Below is a sample of the Oral Reading section of the Cracking the ABC Code Multisensory Reading Program Level 2
The Oral Reading section has been developed to increase students’ ability to rapidly and accurately decode text. The text has been divided into eye span lengths to encourage students to look at chunks of text and move away from a word by word focus. A fluent oral reader decodes the text ahead of the words that are being spoken. To develop this skill, you are asked to place a cardboard strip above the line being read and to cover the line completely once the student says the second last word.
Each passage includes vocabulary from the 10 list words plus other words containing the grapheme being learned. Using the same words provides additional practice in the learning and retention process of both the words and the grapheme, as well as further developing students’ understanding of the words by placing them in context.
In addition, in the Multisensory Reading Level 2A program, 20 high frequency words (based on the Dolch list) are introduced every two units and used throughout the passages. The Dolch words and the vocabulary related to the graphemes currently being learned or previously learned are the only words used in the passages at this level. Once introduced, these words are continually revise to ensure maximum retention and success for the student. These additional words can be freely downloaded in a flash card format by clicking on the icon.
It is recommended that two copies of the vocabulary cards are printed off onto cardboard. Focus on 10 words at a time. Play games like ‘Go Fish’ and ‘Patience’ to help students learn the words. Click here for strategies to assist in learning this vocabulary.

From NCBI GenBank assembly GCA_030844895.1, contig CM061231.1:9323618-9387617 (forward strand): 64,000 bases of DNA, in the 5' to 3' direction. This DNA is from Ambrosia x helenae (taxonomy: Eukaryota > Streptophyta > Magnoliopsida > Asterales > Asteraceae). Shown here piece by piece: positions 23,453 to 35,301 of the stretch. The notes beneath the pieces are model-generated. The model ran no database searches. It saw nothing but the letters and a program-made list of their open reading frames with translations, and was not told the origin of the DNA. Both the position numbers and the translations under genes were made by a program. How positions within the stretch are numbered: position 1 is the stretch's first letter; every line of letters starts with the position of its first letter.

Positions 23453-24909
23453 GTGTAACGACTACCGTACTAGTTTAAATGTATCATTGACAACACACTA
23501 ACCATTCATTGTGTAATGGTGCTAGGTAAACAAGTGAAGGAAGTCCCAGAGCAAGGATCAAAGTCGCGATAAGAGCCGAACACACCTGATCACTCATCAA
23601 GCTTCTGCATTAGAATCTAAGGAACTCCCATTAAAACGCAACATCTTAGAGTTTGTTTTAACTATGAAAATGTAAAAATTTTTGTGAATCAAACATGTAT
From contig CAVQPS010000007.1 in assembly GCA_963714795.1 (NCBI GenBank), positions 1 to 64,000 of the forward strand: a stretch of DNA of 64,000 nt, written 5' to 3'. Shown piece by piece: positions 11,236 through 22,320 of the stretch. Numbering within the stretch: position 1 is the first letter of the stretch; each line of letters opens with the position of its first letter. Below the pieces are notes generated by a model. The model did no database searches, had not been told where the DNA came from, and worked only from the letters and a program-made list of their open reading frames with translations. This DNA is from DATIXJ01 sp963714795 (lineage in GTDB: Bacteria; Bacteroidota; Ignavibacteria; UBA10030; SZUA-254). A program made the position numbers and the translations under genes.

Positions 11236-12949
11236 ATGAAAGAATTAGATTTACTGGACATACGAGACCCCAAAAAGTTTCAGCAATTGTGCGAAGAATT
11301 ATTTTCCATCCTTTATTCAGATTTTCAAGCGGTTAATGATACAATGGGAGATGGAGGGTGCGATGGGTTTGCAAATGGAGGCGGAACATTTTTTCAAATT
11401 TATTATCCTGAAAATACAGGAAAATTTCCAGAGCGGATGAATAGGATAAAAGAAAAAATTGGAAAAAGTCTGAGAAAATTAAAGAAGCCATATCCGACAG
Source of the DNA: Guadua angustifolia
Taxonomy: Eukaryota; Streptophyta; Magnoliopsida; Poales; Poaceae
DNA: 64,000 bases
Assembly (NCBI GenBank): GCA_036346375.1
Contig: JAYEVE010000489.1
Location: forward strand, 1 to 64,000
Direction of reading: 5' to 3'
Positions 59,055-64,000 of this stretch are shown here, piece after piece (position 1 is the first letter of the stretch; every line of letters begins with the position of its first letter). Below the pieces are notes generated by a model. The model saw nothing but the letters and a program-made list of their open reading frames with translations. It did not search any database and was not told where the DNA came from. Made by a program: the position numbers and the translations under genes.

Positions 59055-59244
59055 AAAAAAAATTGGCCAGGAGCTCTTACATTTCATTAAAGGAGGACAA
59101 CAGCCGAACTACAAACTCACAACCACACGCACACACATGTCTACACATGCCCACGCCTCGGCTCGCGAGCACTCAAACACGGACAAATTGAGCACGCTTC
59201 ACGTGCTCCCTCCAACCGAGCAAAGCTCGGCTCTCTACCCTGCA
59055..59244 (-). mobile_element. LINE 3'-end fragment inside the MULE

1. Students are required to complete one oral reading exercise each day.
The student reads through the passage.
- Work out unknown words.
- Underline unknown words.
- Practice reading the underlined words.
2. The student reads the passage and the time is recorded in the boxes to the side. Meeting time goals assists in the development of processing speed which results in increases in students’ ability to read fluently and accurately (see Sukhram, 2008; Vadasy & Sanders, 2008, Lee & Yoon, 2015, Stevens et al., 2017).
3. After the time target is reached, students reread the passage silently (without timing) to ensure there is full comprehension of the text.
Effective reading requires understanding as well as decoding. Thus you are required to ask students two or three comprehension questions about the passage to assess their understanding. Students should be encouraged to refer back to the text to both find and justify their answer and to answer using full sentences (e.g., Question:What did Raymond feed his pet snake? Answer: Raymond fed his pet snake cake and lemonade).
In addition, in the Multisensory Reading Level 2B program, each passage contains one sentence that doesn’t address the same subject matter as the other sentences. Identifying the sentence that does not belong encourages students to move beyond a basic understanding of the text and to make inferential judgements.
4. In the final task students are required to identify whether the underlined word is a verb, noun, adverb, adjective, etc. and find meaningful substitute words (these words do not have to have the same meaning but just make sense from a grammatical perspective). This exercise is designed to develop student’ understanding of the grammatical structure of English.
Lee, J., & Yoon, S. (2015). The effects of repeated reading on reading fluency for students with reading disabilities; A meta-analysis. Journal of Learning Disability. 50 (2), 213 – 224.
Stevens, E.A., Melodee A. Walker, M.A., & Vaughn, S. (2017). The effects of reading fluency interventions on the reading fluency and reading comprehension performance of elementary students with learning disabilities. Journal of Learning Disabilities, 50(5), 576–590.
Sukhram, D. (2008). The effects of oral repeated reading with and without corrective feedback on the fluency and comprehension of narrative and expository text for struggling readers. Ph.D., University of Illinois: Urbana-Champaign.
Vadasy, P., & Sanders, E. (2008). Benefits of repeated reading intervention for low-achieving fourth and fifth grade students, Remedial and Special Education, 29 (4) 235-250